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Two Sample Test of Proportions (Parallel)

The two sample test of proportions compares the proportions of two arms of a study, \(p_1\) and \(p_2\). This calculator uses large sample theory, which relies on the convergance in distribution of a binomial random variable with parameter \(p\) to a normal random variable with mean \(p\) and variance \(p (1 - p\)).

Power Calculation Parameters

To input multiple values, seperate them by a comma.

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Power Calculation Explanation

Solve For
The unknown you are interested in solving for.
The sample size used to test the hypothesis.
The \(\alpha\) (Type I error rate) level of the hypothesis test.
The power (1 - Type II error rate) of the hypothesis test.
P (Arm 1)
The estimated proportion from arm 1 (\(p_1\)). If you are comparing a difference in proportions to zero, set this value to the difference.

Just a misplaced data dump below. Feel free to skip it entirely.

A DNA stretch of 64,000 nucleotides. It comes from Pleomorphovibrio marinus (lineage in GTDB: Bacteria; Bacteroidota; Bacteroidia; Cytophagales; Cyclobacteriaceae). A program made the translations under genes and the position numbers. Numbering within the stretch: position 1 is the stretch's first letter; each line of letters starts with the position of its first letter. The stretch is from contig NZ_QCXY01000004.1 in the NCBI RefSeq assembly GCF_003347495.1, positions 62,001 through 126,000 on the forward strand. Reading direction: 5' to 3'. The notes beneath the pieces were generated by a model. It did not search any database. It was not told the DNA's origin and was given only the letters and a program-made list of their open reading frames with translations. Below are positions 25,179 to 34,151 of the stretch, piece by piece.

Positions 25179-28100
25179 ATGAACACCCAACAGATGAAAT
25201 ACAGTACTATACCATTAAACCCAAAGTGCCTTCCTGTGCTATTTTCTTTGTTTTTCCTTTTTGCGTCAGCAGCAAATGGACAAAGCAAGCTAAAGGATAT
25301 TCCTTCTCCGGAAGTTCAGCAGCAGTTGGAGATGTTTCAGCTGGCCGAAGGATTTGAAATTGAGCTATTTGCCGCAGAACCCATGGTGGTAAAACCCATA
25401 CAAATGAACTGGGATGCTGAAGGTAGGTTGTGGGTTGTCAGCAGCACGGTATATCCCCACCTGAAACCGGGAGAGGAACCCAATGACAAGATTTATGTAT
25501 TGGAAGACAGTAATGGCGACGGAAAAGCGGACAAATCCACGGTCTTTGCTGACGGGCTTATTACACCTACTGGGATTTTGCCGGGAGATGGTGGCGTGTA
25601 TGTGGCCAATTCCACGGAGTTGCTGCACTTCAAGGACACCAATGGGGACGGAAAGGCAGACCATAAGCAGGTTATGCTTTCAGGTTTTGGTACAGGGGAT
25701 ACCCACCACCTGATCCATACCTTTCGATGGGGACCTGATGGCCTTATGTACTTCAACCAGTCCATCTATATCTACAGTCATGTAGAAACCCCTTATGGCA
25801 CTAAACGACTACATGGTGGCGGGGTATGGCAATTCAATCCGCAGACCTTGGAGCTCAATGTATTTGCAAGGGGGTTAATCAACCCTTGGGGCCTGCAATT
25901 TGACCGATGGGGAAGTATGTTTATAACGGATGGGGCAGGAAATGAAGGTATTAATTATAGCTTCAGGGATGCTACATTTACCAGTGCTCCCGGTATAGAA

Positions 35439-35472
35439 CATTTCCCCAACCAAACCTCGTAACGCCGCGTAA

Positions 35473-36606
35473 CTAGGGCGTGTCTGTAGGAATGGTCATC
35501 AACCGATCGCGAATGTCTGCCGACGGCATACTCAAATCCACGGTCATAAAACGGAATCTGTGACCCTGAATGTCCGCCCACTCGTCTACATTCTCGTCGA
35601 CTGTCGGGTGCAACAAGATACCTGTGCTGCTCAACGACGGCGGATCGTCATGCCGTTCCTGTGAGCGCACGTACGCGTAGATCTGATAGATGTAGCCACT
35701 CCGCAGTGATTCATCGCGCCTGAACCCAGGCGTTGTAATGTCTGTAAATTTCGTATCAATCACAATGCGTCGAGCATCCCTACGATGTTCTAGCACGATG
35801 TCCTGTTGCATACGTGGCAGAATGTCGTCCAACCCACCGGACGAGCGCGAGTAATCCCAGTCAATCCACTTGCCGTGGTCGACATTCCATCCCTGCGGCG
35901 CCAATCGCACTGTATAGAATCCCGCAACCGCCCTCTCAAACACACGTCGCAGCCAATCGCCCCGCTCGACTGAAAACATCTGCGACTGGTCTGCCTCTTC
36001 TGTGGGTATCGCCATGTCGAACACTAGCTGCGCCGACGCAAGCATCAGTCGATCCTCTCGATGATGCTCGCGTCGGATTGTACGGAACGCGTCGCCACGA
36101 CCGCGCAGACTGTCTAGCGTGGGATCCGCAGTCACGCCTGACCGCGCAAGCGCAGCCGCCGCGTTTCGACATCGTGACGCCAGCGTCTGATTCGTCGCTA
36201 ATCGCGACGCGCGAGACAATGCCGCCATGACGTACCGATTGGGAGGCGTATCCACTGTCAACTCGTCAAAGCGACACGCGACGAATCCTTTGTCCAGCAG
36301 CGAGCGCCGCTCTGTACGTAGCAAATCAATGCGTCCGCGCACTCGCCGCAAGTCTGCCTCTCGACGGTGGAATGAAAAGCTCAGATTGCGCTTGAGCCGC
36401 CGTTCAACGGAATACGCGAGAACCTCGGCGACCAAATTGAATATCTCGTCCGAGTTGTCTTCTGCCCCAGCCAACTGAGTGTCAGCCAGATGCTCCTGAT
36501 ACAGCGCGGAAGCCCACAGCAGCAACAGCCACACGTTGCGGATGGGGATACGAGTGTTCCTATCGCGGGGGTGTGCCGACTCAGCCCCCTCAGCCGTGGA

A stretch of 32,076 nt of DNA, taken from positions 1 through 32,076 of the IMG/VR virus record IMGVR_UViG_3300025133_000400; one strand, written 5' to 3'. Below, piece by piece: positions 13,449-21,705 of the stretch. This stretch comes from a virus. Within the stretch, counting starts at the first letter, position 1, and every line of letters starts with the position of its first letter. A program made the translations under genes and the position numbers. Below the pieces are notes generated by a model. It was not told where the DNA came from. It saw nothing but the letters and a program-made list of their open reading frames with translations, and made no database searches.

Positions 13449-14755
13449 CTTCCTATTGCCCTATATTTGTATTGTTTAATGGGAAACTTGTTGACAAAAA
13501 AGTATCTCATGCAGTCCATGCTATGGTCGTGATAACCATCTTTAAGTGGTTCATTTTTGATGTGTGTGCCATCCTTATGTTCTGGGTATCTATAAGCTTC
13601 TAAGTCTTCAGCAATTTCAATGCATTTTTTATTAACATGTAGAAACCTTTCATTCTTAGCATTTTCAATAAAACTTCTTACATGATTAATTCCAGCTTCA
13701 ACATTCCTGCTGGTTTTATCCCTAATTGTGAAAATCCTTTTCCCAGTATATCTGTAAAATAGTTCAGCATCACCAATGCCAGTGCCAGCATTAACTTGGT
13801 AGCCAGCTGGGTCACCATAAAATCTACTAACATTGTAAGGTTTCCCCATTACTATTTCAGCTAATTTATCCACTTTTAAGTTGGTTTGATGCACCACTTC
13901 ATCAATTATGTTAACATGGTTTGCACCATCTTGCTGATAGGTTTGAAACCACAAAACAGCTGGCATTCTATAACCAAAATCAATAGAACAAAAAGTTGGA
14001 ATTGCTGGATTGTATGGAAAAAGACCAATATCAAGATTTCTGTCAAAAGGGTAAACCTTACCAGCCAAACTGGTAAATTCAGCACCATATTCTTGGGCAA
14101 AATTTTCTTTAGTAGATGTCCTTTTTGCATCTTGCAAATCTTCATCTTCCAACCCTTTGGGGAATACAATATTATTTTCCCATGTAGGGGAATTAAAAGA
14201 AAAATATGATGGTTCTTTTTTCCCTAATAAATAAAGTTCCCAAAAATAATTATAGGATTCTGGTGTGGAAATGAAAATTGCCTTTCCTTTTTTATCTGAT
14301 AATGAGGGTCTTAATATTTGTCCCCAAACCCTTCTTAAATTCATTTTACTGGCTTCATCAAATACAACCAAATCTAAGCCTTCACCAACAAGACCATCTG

P (Arm 2)
The estimated proportion from arm 2 (\(p_2\)). If you are comparing a difference in proportions to zero, set this value to zero.
The margin is a value the effect size needs to exceed to be meaningful. For hypotheses of equivalence, the margin must be greater than 0, or the calculation will not be solvable. For one sided tests, a margin is less than 0 implies a non-inferiority hypothesis. Otherwise, a superiority hypothesis is implied. Read More
There are three types of hypotheses that can be tested: two-sided, one-sided and equivalence. Tests of equivalence must include a margin if the unknown and null means are equal. Read More

Calculation Results

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Hypothesis: {{ hypothesis }}

N (Arm 1) N (Arm 2) Alpha Power Proportion (Arm 1) Proportion (Arm 2) Margin
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Power Graph

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  • Chow, S., Shao, J., & Wang, H. (2003), Sample size calculations in clinical research, New York: Marcel Dekker.